Posted by: Kathy Temean | November 26, 2019

Book Giveaway – THE END OF SOMETHING WONDERFUL by Stephanie V. W. Lucianovic

Stephaine V.W. Lucianovic has written a picture book titled, THE END OF SOMETHING WONDERFUL, published by Sterling. They have agreed to share a copy with one lucky winner. All you have to do to get in the running is to leave a comment. Reblog, tweet, or talk about it on Facebook with a link and you will get additional chances to win. Just let me know the other things you do to share the good news, so I can put in the right amount of tickets in my basket for you.

Sharing on Facebook, Twitter, reblogging really helps spread the word for a new book. Thanks for helping Stephanie!

If you have signed up to follow my blog and it is delivered to you everyday, please let me know when you leave a comment and I will give you an extra ticket. Thanks!

BOOK DESCRIPTION:

With gentle humor and quirkiness, this sympathetic book demonstrates how to say goodbye to a beloved pet and give it a proper sendoff.

“[The End of Something Wonderful is] really good. It’s funny and sardonic and it gets to be touching at the end.” —Betsy Bird, School Library Journal

Children love their pets very much—and when the animals die, that loss can be hard to process. The End of Something Wonderful helps kids handle their feelings when they’re hurting and can’t find all the right words. In a warm, understanding, sometimes funny way, it guides children as they plan a backyard funeral to say goodbye, from choosing a box and a burial spot to giving a eulogy and wiping away tears. Most of all, it reassures them that it’s not the end of everything . . . and that Something Wonderful can always happen again.

BOOK JOURNEY:

The journey of this book started in the slush pile at Sterling. Or maybe that’s where it ended? Or did it end when it was placed on a book shelf? Or when it made it to a child’s hands?

I guess the end of a book’s journey depends on what we define as the start of the journey. Is the start when a manuscript is accepted by a publisher to then be definitively published in book form for others (outside of the author’s family) to read? Or does the start of a book happen earlier? Does the start of the book begin with my birth in 1973?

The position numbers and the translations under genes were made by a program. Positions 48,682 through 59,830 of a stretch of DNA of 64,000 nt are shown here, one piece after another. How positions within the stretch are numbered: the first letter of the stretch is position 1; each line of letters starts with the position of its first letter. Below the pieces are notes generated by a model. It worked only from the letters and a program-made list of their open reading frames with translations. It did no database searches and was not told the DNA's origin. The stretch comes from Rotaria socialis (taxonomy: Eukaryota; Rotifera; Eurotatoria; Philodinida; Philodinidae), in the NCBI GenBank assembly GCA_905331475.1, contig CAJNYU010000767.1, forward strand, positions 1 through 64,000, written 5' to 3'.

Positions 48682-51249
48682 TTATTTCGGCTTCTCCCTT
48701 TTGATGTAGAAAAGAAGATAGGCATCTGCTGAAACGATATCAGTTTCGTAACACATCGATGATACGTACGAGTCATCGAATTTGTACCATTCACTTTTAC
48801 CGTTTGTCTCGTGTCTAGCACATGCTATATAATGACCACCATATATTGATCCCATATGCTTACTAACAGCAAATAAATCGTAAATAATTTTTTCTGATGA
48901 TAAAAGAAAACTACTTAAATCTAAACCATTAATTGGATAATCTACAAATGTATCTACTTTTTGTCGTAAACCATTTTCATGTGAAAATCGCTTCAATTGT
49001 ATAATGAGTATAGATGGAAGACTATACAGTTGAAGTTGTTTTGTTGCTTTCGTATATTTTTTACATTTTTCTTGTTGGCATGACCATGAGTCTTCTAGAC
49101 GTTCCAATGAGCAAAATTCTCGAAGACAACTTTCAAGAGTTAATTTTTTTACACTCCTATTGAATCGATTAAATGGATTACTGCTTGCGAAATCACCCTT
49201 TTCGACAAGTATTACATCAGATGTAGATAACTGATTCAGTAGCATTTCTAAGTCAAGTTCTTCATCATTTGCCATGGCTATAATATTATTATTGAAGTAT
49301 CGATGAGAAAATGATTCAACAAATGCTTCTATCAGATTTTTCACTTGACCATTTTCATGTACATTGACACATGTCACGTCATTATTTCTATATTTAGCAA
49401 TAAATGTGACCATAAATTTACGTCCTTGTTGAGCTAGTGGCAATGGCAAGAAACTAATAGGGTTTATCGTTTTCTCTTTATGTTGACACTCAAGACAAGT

(…it’s possible I’ve been watching too many episodes of The Good Place which have put me in an overly philosophical and questioning state of mind.)

I can say that the initial seedlings of THE END OF SOMETHING WONDERFUL were planted at my childhood home in Minneapolis where I grew up surrounded by several generations of cats, hamsters, guinea pigs, gerbils, and a few plucky fish. Back then, when one of our beloved Something Wonderfuls died, my older sister and I sought solace by putting on church clothes, hauling out our bibles, picking flowers, and attempting headstones.

But that all happened several decades ago.

Speed up time and I could take you on a comb through of every one of my formative years: when I started writing as a kid, when I got a job in publishing, when I first got paid to write about cheese, TV, vampires, and manga, and when I decided to write picture books … but I won’t.

It is true that every one of those tiny steps could definitely be considered part of the journey of THE END OF SOMETHING WONDERFUL, but as writers we learn to edit ourselves.

We learn to pare down and keep only the juiciest and most relevant chunks.

In 2016, sitting crosslegged on our living room couch, I wrote the first draft of THE END OF SOMETHING WONDERFUL all in one exhale. I had parted ways with my first children’s book agent and while dealing with that grief, I had also been trying to capture the loss my family had recently gone through with one of our cats. I wanted to honor what Hunca Munca had given our family and I specifically wanted to illuminate what he had taught my oldest son about kindness and being gentle and patient.

But pet death books are a difficult sell. And I was told this so many different ways from so many different agents and editors. Rejection after rejection filled my inbox. But then I put myself back in my own childhood and I remembered what my sister and I did to mourn Nutsy and Feisty and Pyewacket and Ivan and Bert and Gus and Spinky and Pooter and so many others.

We had funerals. We had backyard funerals.

That’s when it hit me: there are lots of picture books about death. And there are lot of picture books about the death of a pet. But where was the book that begins with the pet being dead and explores how to process what comes next? Where was the how-to for a child-centric backyard funeral that could help a child’s heart heal just a little bit? Where was the book that could mix a little bit of laughter in with the tears because laughter can also be a healing approach?